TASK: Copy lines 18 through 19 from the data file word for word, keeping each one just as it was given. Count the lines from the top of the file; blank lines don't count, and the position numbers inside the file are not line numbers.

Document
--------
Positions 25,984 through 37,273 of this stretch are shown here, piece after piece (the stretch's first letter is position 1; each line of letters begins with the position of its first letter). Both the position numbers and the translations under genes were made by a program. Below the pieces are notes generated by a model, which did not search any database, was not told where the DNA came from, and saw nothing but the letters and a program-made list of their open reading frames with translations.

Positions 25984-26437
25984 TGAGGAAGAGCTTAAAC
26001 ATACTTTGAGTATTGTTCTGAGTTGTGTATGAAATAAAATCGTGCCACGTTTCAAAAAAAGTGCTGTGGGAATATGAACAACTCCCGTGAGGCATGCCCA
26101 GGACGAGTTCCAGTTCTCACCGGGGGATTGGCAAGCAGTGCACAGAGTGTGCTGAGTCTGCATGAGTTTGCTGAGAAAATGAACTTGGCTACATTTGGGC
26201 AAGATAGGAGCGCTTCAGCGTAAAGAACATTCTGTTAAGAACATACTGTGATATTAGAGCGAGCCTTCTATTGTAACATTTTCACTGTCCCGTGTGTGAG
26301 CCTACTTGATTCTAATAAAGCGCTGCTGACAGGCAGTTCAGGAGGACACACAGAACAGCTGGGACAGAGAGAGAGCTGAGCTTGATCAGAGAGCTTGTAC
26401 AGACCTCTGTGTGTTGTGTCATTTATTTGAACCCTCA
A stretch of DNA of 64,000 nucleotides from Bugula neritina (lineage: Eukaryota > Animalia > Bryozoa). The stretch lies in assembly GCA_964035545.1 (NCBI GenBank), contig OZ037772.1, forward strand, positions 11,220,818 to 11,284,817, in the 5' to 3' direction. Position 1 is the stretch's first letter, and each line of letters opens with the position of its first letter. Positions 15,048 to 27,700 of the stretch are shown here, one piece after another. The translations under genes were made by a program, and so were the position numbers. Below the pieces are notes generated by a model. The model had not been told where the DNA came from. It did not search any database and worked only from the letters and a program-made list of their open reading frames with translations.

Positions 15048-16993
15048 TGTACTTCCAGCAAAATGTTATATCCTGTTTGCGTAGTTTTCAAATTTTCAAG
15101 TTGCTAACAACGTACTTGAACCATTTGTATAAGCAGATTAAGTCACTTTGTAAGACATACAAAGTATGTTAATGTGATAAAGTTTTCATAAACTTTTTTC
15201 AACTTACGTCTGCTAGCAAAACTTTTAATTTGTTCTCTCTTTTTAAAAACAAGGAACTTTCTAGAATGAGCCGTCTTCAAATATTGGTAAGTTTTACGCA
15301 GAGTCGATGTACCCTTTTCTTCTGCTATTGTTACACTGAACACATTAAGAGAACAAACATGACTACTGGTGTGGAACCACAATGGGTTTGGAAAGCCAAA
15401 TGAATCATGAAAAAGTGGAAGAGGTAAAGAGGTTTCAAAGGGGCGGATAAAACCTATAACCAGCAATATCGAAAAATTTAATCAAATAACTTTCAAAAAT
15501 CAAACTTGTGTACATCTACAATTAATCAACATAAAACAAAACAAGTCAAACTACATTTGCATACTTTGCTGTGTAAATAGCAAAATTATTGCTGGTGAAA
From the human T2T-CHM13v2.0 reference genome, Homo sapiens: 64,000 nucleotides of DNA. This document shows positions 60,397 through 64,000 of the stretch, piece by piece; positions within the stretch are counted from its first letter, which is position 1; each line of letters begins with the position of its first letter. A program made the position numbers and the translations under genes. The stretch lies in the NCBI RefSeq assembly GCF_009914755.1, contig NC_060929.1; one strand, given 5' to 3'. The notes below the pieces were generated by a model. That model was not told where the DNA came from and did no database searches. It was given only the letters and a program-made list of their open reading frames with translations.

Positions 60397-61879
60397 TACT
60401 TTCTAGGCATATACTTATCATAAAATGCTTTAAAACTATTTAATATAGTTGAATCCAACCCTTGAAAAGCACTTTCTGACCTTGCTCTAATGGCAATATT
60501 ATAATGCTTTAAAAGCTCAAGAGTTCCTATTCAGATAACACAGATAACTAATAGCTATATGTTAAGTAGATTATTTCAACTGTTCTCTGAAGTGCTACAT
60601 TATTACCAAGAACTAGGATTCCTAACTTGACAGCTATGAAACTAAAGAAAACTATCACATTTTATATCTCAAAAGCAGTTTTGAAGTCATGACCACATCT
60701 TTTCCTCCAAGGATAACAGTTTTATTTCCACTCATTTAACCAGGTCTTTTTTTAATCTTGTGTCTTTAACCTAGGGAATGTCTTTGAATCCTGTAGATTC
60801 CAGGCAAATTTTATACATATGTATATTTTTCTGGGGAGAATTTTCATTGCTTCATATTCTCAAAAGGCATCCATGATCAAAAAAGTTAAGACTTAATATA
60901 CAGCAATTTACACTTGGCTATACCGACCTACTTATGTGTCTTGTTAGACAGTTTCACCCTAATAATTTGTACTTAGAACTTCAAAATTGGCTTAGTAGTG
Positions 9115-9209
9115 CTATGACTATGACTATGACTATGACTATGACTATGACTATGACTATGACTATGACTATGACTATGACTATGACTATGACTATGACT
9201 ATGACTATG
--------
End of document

Positions 60397-61879
60397 TACT